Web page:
Sunday, January 20, 2019

About a week ago, I went to a couple local thrift stores and bought some clothing.  Not too unusual, right?  But I didn't really look at size, color, or general style of the items I bought.  I only bought knit fabrics with a particular type of seam, and with what I deemed a "good" fiber content.

I found four pieces of clothing (two cardigans, one sweater, and a dress) that fit my criteria.  I was hoping to find more, but four turned out to be quite enough!

You see, yarn is quite expensive.  I knit quite a bit, and that requires a sizeable stash of yarn.  When the amount of quality yarn it takes to knit a hat hits about $25, the amount of yarn I would need to make a shawl or sweater makes me uneasy (hint: easily over $100).



So I thrifted some clothes and unraveled them.  I pulled each item apart at the seams, wound each resulting piece into balls, wound those balls into hanks, washed the hanks (thrift stores are not known for their cleanliness), then wound the hanks back into balls.

Doesn't sound like too much work, right?  I was eager to start, envisioning a few hours' work to produce lots of cheap yarn to play with.

It's been about a week, and I've so far only processed three of the four items of clothing.  I didn't make great choices picking these items.  The dress was made of super-fine yarn, but it was a beautiful orange, and 100% alpaca!  For $6.  I couldn't say no...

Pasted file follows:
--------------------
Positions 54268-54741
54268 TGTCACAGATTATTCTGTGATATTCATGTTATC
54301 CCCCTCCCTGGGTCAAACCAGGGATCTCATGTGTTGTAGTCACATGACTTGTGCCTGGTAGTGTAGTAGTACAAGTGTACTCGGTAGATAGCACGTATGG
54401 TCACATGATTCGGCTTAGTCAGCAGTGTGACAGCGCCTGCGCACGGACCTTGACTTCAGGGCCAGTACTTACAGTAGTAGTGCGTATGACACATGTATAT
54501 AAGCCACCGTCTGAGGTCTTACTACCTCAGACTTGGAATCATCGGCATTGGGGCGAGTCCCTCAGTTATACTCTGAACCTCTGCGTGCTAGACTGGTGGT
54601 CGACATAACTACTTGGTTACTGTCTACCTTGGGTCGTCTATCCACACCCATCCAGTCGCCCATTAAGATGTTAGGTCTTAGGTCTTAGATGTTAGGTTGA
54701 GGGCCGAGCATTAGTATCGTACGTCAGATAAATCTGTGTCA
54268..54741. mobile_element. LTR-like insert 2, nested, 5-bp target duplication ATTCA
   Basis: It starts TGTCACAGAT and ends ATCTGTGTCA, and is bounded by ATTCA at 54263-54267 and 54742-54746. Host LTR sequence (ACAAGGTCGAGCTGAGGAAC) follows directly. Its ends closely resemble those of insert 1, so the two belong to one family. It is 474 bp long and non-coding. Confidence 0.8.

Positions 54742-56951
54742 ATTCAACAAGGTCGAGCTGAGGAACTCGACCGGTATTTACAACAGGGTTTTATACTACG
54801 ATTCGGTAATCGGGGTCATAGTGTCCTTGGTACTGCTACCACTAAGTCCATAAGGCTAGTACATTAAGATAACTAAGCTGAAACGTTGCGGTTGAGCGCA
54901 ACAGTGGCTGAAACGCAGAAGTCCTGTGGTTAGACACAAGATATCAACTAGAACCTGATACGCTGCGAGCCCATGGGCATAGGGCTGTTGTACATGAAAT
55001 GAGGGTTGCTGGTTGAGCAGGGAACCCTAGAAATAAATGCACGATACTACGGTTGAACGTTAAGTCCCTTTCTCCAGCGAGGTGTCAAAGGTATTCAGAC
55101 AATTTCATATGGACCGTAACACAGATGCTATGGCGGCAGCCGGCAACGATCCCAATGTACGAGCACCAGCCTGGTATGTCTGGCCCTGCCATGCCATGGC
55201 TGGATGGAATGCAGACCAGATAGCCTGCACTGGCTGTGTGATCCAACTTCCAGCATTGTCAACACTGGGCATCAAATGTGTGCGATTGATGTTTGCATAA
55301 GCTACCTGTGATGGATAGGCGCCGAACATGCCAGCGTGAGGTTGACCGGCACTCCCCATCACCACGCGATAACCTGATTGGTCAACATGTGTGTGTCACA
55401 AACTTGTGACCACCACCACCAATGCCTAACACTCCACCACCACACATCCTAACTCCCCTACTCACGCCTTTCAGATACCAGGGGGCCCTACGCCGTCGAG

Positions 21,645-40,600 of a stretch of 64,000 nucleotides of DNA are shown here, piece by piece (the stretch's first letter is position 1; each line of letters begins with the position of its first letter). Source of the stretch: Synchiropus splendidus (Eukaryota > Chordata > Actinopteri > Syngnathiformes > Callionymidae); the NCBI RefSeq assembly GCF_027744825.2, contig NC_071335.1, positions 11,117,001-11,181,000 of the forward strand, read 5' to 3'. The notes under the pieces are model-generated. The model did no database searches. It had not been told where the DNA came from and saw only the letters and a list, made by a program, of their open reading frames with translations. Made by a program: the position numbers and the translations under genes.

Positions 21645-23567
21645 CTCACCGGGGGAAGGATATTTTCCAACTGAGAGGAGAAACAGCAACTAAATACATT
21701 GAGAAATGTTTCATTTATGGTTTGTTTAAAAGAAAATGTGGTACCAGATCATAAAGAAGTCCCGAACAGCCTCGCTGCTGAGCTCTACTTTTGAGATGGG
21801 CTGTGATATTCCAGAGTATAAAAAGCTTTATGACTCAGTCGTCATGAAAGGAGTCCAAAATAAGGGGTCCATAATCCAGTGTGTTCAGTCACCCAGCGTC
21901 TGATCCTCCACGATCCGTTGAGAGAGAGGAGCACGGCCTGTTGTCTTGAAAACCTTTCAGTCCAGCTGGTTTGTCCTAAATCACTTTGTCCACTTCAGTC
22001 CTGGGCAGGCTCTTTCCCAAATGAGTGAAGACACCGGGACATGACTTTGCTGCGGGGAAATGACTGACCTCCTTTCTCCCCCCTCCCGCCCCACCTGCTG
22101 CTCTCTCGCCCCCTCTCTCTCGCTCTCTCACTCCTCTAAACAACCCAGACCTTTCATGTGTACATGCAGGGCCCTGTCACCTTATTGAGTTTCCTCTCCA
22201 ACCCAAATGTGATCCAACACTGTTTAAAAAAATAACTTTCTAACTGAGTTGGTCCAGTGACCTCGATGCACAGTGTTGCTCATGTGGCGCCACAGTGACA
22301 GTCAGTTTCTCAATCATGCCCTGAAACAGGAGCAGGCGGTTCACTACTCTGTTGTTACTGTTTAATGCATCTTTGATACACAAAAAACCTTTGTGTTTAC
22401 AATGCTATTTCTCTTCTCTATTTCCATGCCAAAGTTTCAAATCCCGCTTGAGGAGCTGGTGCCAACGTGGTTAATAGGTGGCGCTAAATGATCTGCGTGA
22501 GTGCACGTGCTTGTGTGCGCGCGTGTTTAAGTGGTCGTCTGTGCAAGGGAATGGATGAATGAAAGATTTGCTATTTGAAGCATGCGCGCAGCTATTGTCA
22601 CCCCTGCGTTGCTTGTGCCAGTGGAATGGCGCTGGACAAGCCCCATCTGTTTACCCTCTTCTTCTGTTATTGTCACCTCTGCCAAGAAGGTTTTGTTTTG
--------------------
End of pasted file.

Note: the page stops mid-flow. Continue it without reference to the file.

But unraveling it was a nightmare.  It had a few rips and tears that were clumsily patched, and the yarn tangled easily.  I spent more than half my time picking out knots and joining broken threads, rather than actually unraveling it.

And one of the cardigans was made of a one-ply wool blend that was already pilling before I bought it.  That yarn quite enjoyed breaking and producing vast amounts of fuzz.

But I think it's worth it.  I've unraveled, washed, and balled up about 3,500 yards so far.  And the total cost has been less than $20, not counting the hours I voluntarily dedicated to this task.

Pictures and general process for the dress below (sort of skips some steps in the middle!):   



Original dress.  100% alpaca!

All unraveled, wound into hanks, and soaking. 

Hanging up to dry.  Note the tiny, tiny, center skein.  I think it was a cuff. 

After drying, a clean hank of yarn! 

The fruits of my labor, 207 grams/1725 yards of beautiful alpaca wool.